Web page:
Here is a learning approach that is about as old as when Man started cave drawings, but I think that it is just as relevant today.

Now consider how this approach might be empowered with collaborative tools like Dabbleboard or MindMeister.

My simple answer would be: Why not? In the context of education, I’d add that the fact that our learners are already using them is another reason.

Leslie Bradshaw has a longer and better illustrated answer.


SlideShare source

I am looking forward to next week because I will be in Paro, Bhutan.

I will not be there on vacation. Instead, I will be there to conduct a workshop on educational Web 2.0 for teacher educators from Paro (in western Bhutan) and Samtse (in the south). This is part of a project by the Singapore International Foundation.

Here’s a draft of one of my presentations:

But I think I will take back more than I will give. After all, the Bhutanese were the first to come up with the concept of Gross National Happiness (GNH) and I have much to learn.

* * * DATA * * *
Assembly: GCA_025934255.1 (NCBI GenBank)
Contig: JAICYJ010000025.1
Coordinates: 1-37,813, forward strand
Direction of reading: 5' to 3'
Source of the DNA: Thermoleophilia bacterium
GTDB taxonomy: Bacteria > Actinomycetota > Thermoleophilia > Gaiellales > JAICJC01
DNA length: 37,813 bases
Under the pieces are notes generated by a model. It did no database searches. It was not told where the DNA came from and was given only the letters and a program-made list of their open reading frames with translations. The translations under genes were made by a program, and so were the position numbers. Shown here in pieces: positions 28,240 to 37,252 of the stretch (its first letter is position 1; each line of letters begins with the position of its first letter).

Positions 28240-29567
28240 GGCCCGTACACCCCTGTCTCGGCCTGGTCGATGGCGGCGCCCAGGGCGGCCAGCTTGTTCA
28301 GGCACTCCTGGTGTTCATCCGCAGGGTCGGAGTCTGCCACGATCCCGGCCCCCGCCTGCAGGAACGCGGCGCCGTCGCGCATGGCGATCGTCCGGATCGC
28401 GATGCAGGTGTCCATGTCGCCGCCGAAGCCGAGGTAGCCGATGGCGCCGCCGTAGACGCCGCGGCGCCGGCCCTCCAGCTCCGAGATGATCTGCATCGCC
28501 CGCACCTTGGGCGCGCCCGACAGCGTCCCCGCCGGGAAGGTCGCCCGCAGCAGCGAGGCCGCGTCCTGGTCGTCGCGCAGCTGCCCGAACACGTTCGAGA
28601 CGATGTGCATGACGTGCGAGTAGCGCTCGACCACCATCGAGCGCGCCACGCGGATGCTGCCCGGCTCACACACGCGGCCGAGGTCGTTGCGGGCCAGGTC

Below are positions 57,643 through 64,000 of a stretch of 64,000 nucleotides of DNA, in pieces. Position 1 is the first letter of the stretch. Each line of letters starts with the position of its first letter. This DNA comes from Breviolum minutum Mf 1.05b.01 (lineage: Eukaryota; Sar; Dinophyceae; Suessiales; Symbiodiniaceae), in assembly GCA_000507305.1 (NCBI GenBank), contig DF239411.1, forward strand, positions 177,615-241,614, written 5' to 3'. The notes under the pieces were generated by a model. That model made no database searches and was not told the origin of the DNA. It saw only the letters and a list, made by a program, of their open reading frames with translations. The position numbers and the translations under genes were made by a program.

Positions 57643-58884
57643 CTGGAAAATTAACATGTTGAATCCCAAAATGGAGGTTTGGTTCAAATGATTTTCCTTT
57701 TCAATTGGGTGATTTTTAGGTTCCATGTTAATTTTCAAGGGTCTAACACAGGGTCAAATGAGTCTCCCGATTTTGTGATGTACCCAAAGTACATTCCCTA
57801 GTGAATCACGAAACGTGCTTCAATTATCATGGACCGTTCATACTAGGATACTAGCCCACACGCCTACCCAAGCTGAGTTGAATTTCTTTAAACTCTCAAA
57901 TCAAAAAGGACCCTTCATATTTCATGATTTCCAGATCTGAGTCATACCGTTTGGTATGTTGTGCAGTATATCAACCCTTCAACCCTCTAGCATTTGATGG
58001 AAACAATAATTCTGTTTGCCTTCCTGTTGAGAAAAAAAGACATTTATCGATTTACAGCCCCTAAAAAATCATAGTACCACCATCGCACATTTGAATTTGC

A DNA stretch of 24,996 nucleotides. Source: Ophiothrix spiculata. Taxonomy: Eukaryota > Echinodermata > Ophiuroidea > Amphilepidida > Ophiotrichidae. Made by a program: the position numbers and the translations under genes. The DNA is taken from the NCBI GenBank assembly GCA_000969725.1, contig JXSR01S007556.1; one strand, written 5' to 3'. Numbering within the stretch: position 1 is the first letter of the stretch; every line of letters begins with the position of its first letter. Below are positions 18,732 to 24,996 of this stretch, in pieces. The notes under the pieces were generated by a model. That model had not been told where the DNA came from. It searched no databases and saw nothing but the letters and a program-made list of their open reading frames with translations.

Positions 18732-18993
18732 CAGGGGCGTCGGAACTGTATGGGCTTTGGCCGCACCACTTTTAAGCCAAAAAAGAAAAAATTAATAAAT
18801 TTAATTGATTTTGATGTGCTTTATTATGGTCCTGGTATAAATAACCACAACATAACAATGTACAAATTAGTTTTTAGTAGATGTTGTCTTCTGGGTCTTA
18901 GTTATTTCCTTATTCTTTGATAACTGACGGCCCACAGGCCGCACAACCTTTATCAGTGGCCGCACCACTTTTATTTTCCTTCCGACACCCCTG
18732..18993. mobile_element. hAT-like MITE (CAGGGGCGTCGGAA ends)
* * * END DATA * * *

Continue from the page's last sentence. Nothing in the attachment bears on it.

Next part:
As GNH was conceptualized in the days before broadband, I’ll try to blog, tweet and post photos when I can.

[image source, used under CC licence]

Blasting PowerPoint is not new. Seth Godin blogged about how PowerPoint bullets can kill and it was an entertaining read, as was the original NYTimes article which got Godin rolling.

The original “PowerPoint kills” context was its use in the US military. PowerPoint was described as a tool that “stifles discussion, critical thinking and thoughtful decision-making” and “can create the illusion of understanding and the illusion of control”. Some more choice quotes: